A Modelling Approach
Edited by Bruno De Borger and Stef Proost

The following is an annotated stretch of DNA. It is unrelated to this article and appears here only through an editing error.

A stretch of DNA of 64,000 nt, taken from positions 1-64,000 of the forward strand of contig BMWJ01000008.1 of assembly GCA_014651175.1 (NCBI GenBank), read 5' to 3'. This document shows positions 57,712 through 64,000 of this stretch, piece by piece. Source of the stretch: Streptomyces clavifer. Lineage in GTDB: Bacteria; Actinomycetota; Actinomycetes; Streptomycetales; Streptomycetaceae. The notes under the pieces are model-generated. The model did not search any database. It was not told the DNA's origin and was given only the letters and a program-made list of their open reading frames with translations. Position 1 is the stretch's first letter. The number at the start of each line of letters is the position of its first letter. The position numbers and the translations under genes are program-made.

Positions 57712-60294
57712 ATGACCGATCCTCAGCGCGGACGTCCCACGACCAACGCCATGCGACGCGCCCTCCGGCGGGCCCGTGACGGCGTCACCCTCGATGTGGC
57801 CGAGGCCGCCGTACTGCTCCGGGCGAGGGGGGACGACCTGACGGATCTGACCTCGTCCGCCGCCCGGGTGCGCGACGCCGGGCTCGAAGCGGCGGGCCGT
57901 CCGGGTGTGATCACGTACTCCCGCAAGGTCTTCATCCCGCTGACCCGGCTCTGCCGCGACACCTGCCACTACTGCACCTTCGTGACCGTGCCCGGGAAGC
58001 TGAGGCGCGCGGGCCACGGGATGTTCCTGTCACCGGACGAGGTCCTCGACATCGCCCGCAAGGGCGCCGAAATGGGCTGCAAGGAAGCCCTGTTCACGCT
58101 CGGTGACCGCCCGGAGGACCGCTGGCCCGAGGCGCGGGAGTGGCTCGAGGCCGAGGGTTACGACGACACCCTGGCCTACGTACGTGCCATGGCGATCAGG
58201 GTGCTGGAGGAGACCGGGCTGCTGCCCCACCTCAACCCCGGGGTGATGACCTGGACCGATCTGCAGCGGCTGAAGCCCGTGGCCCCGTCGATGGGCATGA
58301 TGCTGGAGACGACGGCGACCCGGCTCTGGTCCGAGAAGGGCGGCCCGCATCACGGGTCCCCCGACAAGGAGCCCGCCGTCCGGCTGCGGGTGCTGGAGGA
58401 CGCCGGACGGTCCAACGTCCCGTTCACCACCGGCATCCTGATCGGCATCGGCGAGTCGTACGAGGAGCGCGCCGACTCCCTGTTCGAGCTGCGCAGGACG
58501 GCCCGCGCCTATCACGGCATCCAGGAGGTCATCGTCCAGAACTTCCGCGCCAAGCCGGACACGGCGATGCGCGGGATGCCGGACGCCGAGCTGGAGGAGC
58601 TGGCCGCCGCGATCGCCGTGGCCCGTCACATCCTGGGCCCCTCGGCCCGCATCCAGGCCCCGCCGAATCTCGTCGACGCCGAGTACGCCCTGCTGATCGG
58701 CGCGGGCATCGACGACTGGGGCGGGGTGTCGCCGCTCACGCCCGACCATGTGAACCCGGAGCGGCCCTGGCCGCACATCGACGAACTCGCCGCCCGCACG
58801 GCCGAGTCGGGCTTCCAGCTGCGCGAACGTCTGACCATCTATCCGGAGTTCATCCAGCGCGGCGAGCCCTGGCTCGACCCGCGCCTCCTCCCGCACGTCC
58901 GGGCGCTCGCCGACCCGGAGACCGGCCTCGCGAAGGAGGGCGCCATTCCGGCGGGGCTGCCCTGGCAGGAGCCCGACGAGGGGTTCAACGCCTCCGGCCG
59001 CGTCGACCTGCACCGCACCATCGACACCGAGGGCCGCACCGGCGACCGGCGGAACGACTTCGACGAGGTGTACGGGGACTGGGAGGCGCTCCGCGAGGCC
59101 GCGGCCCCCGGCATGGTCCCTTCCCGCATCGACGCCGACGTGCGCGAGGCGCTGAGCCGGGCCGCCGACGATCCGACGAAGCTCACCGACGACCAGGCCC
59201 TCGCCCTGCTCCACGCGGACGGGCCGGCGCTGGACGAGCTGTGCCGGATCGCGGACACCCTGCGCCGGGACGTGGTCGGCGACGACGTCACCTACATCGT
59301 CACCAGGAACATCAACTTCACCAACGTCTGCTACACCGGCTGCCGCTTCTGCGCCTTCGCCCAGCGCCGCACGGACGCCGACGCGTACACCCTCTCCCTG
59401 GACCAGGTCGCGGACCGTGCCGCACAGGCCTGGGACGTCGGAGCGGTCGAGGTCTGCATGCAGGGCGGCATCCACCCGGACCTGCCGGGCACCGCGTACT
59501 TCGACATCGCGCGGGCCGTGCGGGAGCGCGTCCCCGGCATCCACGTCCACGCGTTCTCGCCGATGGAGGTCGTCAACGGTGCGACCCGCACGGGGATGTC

Bruno De Borger and Stef Proost 1.1 INTRODUCTION Conceptually, the economic diagnosis of the transport problems currently faced by many European countries is quite simple. Transport produces a number of negative side eﬀects or externalities (such as congestion and air pollution) that users of the transport infrastructure either completely ignore, or insuﬃciently take into account in making their travel decisions. As a consequence, there is generally too much traﬃc. Moreover, the distribution of traﬃc between periods of the day and across transport modes is ineﬃcient: too much traﬃc takes place at inconvenient times using socially undesirable modes. Under ideal circumstances the suggested economic solution to the externality problem is quite simple as well: users of all transport modes and services should be charged for the marginal social costs, including all external costs, they inﬂict on society. This induces users to take account of all social costs in making their decisions. Implementation of this ﬁrst-best principle is in practice not trivial, however. It requires full knowledge of all social marginal costs and it has to correctly capture all the interactions between diﬀerent transport markets. Moreover, the basic principle has to be adjusted in second-best situations where for technical or political reasons correctly pricing all transport services at their social marginal cost is not feasible. In this chapter we provide a brief and fairly non-technical overview of the economic approach to the analysis of transport externalities that underlies much of the applied work that...
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